In an earlier life, I was a cog in a very large American corporation. As many of you know, much management time is spent in training sessions that address a multitude of potential risks for the company…very few more dangerous than sexual harassment. One point was hammered into us over and over….Once a charge of sexual harassment is made, even in confidence, in private, with the most fervent instructions not to proceed, it is incumbent on the manager to make an official report, inform HR, etc. It wasn’t an option then, and I doubt it has become one since. In fact, one HR representative made it abundantly clear: “If you don’t report it, you’ll get fired.”
So why is it that on the typical American college campus, deans and provosts and heads of departments routinely withhold information about sexual assault, which is by most measures worse than harassment, from the very people who are charged with its investigation; the police? In fact, they not only withhold information, they often don’t even report it. Sexual assault is a felony. A serious felony. It’s not TPing the dean’s residence. It’s not stealing laptops. Yet those are routinely reported to local police.
Imagine an equivalent crime being committed on campus: attempted murder. That’s a Class B felony in my state, and it carries a sentence of five years. Rape can carry a sentence of 10-20 years, so I am being generous when I suggest their equivalence.
How would the NY Times react if an attempted murder on the Columbia University campus was investigated by a school disciplinary committee instead of the NYPD and the Manhattan District Attorney? Or if that entitled, lying idiot Emma Sulkowicz (better known as “Mattress Girl”) had been mugged and beaten in the library by a fellow student, and the investigation was conducted by an assistant professor of 16th Century Low Country Lesbian Poetry and the associate dean of of Gender-Based Misconduct?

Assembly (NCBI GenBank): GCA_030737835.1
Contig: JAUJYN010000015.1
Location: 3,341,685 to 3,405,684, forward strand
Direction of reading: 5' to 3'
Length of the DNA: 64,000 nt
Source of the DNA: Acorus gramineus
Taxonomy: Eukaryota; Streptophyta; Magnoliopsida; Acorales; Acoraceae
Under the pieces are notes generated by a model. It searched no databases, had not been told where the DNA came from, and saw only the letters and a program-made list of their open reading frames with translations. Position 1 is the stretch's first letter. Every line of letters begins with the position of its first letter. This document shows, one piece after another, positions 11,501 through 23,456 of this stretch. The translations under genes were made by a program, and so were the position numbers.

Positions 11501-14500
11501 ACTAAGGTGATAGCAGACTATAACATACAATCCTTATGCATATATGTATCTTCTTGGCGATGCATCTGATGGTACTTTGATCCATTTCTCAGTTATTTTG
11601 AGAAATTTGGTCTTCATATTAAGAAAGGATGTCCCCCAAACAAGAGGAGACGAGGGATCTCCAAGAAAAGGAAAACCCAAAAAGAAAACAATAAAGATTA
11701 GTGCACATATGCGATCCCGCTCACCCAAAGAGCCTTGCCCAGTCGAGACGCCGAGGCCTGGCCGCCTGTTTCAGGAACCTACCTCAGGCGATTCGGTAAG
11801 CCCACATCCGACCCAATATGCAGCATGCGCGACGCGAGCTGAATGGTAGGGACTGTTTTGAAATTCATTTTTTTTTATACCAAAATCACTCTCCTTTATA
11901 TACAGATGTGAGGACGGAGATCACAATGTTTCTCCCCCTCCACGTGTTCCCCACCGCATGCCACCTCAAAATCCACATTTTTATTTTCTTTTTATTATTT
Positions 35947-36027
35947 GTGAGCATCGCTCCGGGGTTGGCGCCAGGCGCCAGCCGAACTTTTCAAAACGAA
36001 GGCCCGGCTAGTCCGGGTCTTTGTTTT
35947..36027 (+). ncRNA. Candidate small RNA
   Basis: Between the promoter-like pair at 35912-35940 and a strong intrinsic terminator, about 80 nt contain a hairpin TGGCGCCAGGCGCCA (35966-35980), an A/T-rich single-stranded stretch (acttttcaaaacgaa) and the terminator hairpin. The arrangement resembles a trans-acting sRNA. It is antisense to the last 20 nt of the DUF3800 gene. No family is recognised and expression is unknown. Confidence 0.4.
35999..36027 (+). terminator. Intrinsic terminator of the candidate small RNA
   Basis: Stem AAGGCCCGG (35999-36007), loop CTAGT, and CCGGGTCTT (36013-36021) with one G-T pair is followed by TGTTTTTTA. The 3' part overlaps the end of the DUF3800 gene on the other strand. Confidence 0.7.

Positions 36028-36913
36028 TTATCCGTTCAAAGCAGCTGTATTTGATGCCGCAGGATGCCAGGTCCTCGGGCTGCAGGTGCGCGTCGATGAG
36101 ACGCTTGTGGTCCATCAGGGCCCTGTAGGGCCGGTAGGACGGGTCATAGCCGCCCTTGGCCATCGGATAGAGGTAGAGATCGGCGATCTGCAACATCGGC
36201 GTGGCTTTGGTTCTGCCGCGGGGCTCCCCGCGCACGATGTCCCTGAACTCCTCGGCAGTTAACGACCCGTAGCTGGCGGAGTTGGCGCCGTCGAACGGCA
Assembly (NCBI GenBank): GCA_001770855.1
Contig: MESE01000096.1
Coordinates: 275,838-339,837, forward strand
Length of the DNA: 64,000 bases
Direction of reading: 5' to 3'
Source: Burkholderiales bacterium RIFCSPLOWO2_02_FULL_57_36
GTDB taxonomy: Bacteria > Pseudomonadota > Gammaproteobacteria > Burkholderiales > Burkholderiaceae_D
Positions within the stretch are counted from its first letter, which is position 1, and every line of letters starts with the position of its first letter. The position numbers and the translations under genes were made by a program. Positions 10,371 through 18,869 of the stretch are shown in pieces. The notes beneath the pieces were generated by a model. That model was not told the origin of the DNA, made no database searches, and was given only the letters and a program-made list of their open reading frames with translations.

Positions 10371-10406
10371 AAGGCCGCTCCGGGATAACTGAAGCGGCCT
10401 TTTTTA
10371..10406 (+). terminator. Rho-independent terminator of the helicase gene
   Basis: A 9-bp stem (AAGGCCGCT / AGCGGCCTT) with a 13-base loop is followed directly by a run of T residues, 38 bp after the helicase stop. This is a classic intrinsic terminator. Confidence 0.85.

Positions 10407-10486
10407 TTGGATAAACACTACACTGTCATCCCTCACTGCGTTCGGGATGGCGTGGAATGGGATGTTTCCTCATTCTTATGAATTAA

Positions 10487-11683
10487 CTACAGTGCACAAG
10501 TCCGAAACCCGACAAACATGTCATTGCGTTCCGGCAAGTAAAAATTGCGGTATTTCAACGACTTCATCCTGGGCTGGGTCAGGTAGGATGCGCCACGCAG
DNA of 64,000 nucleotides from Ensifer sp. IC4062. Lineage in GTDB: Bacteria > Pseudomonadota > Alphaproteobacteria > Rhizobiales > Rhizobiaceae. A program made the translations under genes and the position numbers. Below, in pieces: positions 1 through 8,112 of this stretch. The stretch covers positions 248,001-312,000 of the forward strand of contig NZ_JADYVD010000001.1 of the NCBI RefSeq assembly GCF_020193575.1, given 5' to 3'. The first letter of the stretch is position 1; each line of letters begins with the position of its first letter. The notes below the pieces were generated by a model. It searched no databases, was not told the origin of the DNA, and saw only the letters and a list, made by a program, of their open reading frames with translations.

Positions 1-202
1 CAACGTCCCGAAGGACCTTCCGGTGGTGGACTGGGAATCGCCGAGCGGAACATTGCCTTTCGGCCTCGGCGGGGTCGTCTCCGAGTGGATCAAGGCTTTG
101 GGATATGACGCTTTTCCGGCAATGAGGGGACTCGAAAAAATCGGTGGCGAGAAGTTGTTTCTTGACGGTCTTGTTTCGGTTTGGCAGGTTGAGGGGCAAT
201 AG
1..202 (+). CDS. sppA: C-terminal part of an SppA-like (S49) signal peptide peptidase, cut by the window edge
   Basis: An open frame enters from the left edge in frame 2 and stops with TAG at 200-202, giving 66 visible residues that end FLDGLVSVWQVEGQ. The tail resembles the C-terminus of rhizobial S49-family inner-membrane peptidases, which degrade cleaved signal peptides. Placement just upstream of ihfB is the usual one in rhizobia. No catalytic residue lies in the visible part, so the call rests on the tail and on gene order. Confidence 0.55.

They would be pilloried by the press, and rightly so. Parents would be up in arms, and there would be protests against the lax attitude of the administration with respect to campus safety. It is time to hold college administrators accountable for their cavalier disregard of the basic tenets of American law and public safety. When crimes are committed, call the cops. And if that crime is the obstruction of an investigation of a violent crime, then those responsible should be arrested and tried for that crime.
I so want to see a few college administrators and professors frog marched out of some silly faculty meeting on diversity, in handcuffs, thrown into the back of a smelly police car and booked for obstruction of justice. It would serve to concentrate the minds of the rest of those supercilious asses across American campuses whose preening about their homegrown justice systems belies the reality that their investigations and sentences are un-American, probably illegal, and certainly unethical and immoral.